An NBA Fan; Fond memories, Great Performances, and Legends Passed
Maurice Lucas had more or less moved on from the Blazers by the time I became what I would call an "aware" fan.
I was too young when the Blazers won their only Championship to fully comprehend what was going on. I knew the names and felt the excitement, but was not yet a basketball fan.
As I grew older and got heavily involved in every aspect of basketball, I grew to know the players and appreciate what a special moment 76-77 had been.
Men like my Dad, who were at best casual fans, had been swept up in the momentum and would talk about the passing of Bill Walton, the intimidation of Maurice Lucas, the speed of Johnny Davis and so forth.
By the time the tremendous Portland teams of the late 80s and early 90s rolled around, I knew a great deal about the Blazers and, unlike my parents and their friends, was passionate about the game.
Few and far between were the games I got to attend, but in those few, I got to see some spectacular games. I was there the night Larry Bird, bad back and all, closing in on the end of his career, reminded us all why he was Larry legend, dropping 49 on the Blazers including a ridiculous, getting hammered trey to send it into overtime.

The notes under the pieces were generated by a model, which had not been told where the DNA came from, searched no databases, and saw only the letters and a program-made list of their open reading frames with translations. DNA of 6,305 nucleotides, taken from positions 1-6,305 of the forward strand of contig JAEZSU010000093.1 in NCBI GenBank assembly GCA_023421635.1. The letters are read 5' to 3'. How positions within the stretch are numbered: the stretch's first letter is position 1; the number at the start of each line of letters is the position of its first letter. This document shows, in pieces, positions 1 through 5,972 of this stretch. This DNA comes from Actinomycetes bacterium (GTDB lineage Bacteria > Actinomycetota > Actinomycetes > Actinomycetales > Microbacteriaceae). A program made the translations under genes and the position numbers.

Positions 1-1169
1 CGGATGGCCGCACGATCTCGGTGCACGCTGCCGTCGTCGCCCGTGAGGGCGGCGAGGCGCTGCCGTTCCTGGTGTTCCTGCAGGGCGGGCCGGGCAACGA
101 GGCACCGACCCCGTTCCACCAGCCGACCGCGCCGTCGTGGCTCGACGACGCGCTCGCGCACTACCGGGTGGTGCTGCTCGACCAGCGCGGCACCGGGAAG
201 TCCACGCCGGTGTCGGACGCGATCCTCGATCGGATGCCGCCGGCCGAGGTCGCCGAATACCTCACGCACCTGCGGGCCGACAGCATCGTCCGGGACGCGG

I remember buying a family four-pack, going to watch the Suns with my Dad, my best friend, and one of my brothers. Dad left to feed the parking meter while the rest of us saw Arvydas Sabonis, Tom Chambers and Rex Chapman hit stupendous shots to extend the game again and again.
There is something about seeing a spectacular performance or moment that makes sports worthwhile.
On the night the Blazers honored the memory of Maurice Lucas, early on it seemed we were in the presence of the makings of such a moment, of a memorable gem of a game.
LaMarcus Aldridge was firing early and often. He scored in the post. He scored on his patented mid-range jumper. He scored on alley-oops.
And then the Blazers forgot he was on the team, almost completely freezing him out for nearly three quarters.
And despite sometimes stifling, always harassing defense, Kevin Durant showed how he will leave millions of NBA fans with some great memories, including one moment when he scored from behind the basket against a triple team.
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